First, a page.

Nov 10, 2013 – Foreign fighters appear to be the source of the outbreak of polio in Syria that risks infecting hundreds of thousands of children in the region.
Initial tests indicate that the poliovirus detected in Syria is of Pakistani origin, according to UNICEF and the World Health Organization.
Pakistan is one of only three countries – along with Afghanistan and Nigeria – where the virus remains endemic. The BBC reported in July that the Pakistan Taliban had set up a base inside Syria to join the fight against the Assad regime.
Syria had been polio free for fourteen years prior to the outbreak and the virus had not been detected in neighboring countries in the past decade but so far this year has been found in sewage samples in Egypt, Israel, the West Bank and Gaza.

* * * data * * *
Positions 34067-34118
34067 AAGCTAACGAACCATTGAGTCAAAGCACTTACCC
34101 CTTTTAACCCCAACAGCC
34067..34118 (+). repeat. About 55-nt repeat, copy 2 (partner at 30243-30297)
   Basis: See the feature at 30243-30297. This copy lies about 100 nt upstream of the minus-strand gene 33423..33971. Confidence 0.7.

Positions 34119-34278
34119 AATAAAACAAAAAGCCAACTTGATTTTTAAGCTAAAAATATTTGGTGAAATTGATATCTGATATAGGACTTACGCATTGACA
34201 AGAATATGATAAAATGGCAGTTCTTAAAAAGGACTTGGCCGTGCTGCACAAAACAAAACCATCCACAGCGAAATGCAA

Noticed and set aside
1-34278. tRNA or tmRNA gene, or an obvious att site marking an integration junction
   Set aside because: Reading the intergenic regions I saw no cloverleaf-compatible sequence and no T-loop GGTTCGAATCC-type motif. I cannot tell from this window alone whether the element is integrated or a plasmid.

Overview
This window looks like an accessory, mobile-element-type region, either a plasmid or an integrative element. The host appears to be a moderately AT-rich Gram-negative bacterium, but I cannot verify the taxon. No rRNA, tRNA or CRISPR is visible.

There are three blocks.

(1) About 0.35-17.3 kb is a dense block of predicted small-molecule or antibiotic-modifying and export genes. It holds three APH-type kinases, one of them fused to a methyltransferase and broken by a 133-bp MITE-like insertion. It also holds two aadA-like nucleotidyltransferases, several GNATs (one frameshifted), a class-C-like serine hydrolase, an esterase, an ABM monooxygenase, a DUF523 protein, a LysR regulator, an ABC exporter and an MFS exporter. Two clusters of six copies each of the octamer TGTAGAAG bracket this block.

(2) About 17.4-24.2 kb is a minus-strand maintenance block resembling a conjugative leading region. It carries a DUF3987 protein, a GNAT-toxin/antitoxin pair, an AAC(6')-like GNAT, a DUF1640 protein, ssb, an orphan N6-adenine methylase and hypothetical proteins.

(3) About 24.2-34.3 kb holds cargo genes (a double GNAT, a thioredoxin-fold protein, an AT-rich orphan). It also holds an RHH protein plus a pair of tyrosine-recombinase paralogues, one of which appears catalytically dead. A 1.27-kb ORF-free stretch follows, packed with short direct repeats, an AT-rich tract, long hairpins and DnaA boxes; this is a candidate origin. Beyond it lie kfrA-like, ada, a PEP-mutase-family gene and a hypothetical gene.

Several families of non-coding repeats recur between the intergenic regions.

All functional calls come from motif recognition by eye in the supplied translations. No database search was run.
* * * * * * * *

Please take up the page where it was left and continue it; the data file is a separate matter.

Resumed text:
Polio affects the nervous system and can cause paralysis within hours. It usually affects children under five and is typically spread through contact with contaminated feces.
Children usually require four doses of the polio vaccine before school-age to provide lifelong protection against the virus.
As a result of the conflict, immunization rates have plummeted from 92 percent before the conflict to 67 percent as of 2012, according to UNICEF.
WHO and UNICEF aim to vaccinate 20 million children in Syria and neighboring countries in the coming months to prevent an epidemic.
– Denis Fitzgerald
On Twitter: @denisfitz